The Southern Gothic is as American as the second amendment. Flannery O’Connor’s “Wise Blood,” the tale of a cynical preacher searching for redemption in his decrepit hometown, is obviously the most famous literary example of the genre; it set the tone for many to come, including films like Deliverance to television like True Detective. “Wise Blood” is delightfully grotesque, rotten to the core and crawling with maggots, but it’s also a profound statement on sin and redemption.
It is to the likes of “Wise Blood” that The Devil All The Time clearly aspires; the film explicitly evokes O’Connor’s text a number of times, not least in the characterisation of Willard Russell (Bill Skarsgård), a man remarkably similar to O’Connor’s protagonist, Hazel Motes – no doubt a hangover from Donald Ray Pollock’s book of the same name (the author also narrates the film from his own prose), from which the film is adapted. It’s similarly grim, too; what it lacks is profundity.
Tragedy besets Arvin Russell (Tom Holland) throughout the film, which is set across two tumultuous decades immediately after World War II, in and around the town of Knockemstiff, Ohio. While Holland doesn’t always take centre stage, it’s his character that we follow from birth until he graduates high school. He grows into a man with a well-tuned moral compass and zero tolerance for bullies; he owes the latter to Willard, his dad, who Arvin once watched beat two impudent men near to death. Arvin is particularly protective over his sister, Lenora (Eliza Scanlen), who he adores immeasurably.
Three vile characters interact with Arvin at some point of the film’s chronology as part of their own subplots: The exploitative Reverand Preston Teagardin (Robert Pattinson), the corrupt Sherriff Lee Bodecker (Sebastian Stan) and a True Romance-esque couple (played by Jason Clarke and Riley Keough) with a penchant for bloody murder. And like all the Bickle clones before him it becomes the quest of little Arvin, beit God given or otherwise, to wash the filth from the streets or, in this case, from the backwoods. The film isn’t too convoluted but it is formally tangential, so be prepared for a little head scratching.
You’ll tick off the biggest tropes of Southern Gothic very quickly, because despite admirable spirit, that’s all The Devil All The Time ever really is: a patchwork of genre tropes. There is seldom a scene without a cross, for example, beit around a character’s neck or mounted from a rusty nail. There are terrible fathers, too, not the least of whom is the drunken, dog murdering Willard, whose wartime experience with a gruesome crucifixion sets the film’s wearily bleak tone from the start. Symbolism can make for nice seasoning, but Campos clearly forgot to tighten the salt-shaker lid.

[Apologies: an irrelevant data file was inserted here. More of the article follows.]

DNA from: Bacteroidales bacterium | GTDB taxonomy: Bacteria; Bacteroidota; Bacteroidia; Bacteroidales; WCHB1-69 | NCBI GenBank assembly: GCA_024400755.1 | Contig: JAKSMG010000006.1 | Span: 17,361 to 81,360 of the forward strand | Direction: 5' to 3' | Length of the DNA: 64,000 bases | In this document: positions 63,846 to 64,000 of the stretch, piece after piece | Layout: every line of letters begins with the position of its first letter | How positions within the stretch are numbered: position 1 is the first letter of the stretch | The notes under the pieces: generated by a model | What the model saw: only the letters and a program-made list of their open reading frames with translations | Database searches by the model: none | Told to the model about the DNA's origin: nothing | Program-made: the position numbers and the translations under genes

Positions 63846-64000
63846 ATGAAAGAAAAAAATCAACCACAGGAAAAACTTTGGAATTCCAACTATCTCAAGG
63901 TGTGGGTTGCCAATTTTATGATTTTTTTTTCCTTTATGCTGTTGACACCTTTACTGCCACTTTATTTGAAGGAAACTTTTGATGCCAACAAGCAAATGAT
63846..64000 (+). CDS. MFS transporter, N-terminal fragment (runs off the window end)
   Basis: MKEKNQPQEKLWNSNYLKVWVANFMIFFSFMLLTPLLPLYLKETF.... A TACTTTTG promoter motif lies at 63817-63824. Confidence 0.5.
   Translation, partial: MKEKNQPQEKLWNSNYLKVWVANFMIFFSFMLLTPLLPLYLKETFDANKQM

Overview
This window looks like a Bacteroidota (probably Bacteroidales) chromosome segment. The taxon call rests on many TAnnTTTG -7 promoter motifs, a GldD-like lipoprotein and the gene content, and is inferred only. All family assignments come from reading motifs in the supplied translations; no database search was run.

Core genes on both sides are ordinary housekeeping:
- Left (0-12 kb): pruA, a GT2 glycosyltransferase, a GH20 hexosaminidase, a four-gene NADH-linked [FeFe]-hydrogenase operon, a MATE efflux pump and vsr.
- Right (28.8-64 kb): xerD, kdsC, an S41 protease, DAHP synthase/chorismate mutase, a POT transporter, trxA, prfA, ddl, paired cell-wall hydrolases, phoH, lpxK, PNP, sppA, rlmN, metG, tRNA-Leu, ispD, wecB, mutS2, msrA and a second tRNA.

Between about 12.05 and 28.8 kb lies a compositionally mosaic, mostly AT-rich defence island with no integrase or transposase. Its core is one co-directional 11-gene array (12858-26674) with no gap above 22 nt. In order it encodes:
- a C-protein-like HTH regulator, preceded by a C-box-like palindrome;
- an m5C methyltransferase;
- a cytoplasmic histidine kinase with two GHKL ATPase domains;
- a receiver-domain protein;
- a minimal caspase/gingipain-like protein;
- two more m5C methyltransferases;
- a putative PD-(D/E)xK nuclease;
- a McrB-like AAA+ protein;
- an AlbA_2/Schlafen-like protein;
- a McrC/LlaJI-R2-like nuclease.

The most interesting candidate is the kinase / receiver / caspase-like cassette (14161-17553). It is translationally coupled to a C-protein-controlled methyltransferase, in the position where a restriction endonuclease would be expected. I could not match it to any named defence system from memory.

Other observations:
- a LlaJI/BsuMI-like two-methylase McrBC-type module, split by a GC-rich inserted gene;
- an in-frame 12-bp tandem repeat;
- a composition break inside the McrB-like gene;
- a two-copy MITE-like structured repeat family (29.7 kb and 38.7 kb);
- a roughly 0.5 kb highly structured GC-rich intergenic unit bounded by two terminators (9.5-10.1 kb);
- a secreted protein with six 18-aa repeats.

The film does try to make some profound points: The murderous couple, for example – taking pictures of their victims, labelled “models,” in the moment of their deaths – kill to feel closer to God. Based on the age old proverb that the eyes are the window to the soul, this is an interesting conceit in itself, but writer-director Antonio Campos and co-writer Paulo Campos neglect to take it any further; it’s nothing more than window dressing to the grotesque.
The Campos’ frequently skip over details in this manner; in one scene, a dog is ritualistically crucified as an offering to God but again, the gross-out factor is centred, as opposed to why such an act might have been performed. This superficiality carries throughout the film: The Devil All The Time is peppered with interesting ideas, but they’re poorly elucidated and rarely expanded on.
Robert Pattinson plays the nefarious Teagardin with a fantastic southern drawl and remarkable chutzpah. His performance is undoubtedly the best of the lot, and deserving of so much more than given: In abstract, Teagardin is just another creepy gothic priest, a composite of better written characters to come before him. In other words, he’s the afterbirth of Eli Sunday: They should’ve put him in a glass jar on the mantelpiece.
In many ways Teagardin is a great analogy for The Devil All The Time. The spectacle itself isn’t exactly unenjoyable; it’s melodramatic and quite engaging. But it’s also frustratingly derivative, and this quickly becomes grating. A genre piece is seldom good if it’s trying so aggressively to evoke past texts: It tries hard to be “Wise Blood,” but The Devil All The Time is more of an annoying dud.
The Devil All the Time premieres globally on Netflix September 16.